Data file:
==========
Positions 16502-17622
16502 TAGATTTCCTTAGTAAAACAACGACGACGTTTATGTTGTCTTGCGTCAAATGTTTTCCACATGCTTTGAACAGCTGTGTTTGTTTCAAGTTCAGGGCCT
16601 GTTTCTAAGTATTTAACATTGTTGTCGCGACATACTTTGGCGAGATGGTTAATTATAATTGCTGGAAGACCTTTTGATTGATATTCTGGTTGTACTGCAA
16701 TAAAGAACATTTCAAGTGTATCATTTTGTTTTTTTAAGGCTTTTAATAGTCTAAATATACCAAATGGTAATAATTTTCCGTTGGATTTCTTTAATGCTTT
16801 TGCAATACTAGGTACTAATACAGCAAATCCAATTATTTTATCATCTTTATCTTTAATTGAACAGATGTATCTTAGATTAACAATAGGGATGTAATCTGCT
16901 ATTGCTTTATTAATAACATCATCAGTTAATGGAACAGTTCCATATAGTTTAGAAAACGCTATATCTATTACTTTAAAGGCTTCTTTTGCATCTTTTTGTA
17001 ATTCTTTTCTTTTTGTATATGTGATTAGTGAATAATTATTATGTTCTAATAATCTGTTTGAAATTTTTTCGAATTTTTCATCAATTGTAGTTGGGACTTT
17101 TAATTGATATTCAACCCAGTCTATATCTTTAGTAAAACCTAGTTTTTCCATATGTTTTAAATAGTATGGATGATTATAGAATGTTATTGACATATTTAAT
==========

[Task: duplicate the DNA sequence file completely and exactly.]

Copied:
Positions 16502-17622
16502 TAGATTTCCTTAGTAAAACAACGACGACGTTTATGTTGTCTTGCGTCAAATGTTTTCCACATGCTTTGAACAGCTGTGTTTGTTTCAAGTTCAGGGCCT
16601 GTTTCTAAGTATTTAACATTGTTGTCGCGACATACTTTGGCGAGATGGTTAATTATAATTGCTGGAAGACCTTTTGATTGATATTCTGGTTGTACTGCAA
16701 TAAAGAACATTTCAAGTGTATCATTTTGTTTTTTTAAGGCTTTTAATAGTCTAAATATACCAAATGGTAATAATTTTCCGTTGGATTTCTTTAATGCTTT
16801 TGCAATACTAGGTACTAATACAGCAAATCCAATTATTTTATCATCTTTATCTTTAATTGAACAGATGTATCTTAGATTAACAATAGGGATGTAATCTGCT
16901 ATTGCTTTATTAATAACATCATCAGTTAATGGAACAGTTCCATATAGTTTAGAAAACGCTATATCTATTACTTTAAAGGCTTCTTTTGCATCTTTTTGTA
17001 ATTCTTTTCTTTTTGTATATGTGATTAGTGAATAATTATTATGTTCTAATAATCTGTTTGAAATTTTTTCGAATTTTTCATCAATTGTAGTTGGGACTTT
17101 TAATTGATATTCAACCCAGTCTATATCTTTAGTAAAACCTAGTTTTTCCATATGTTTTAAATAGTATGGATGATTATAGAATGTTATTGACATATTTAAT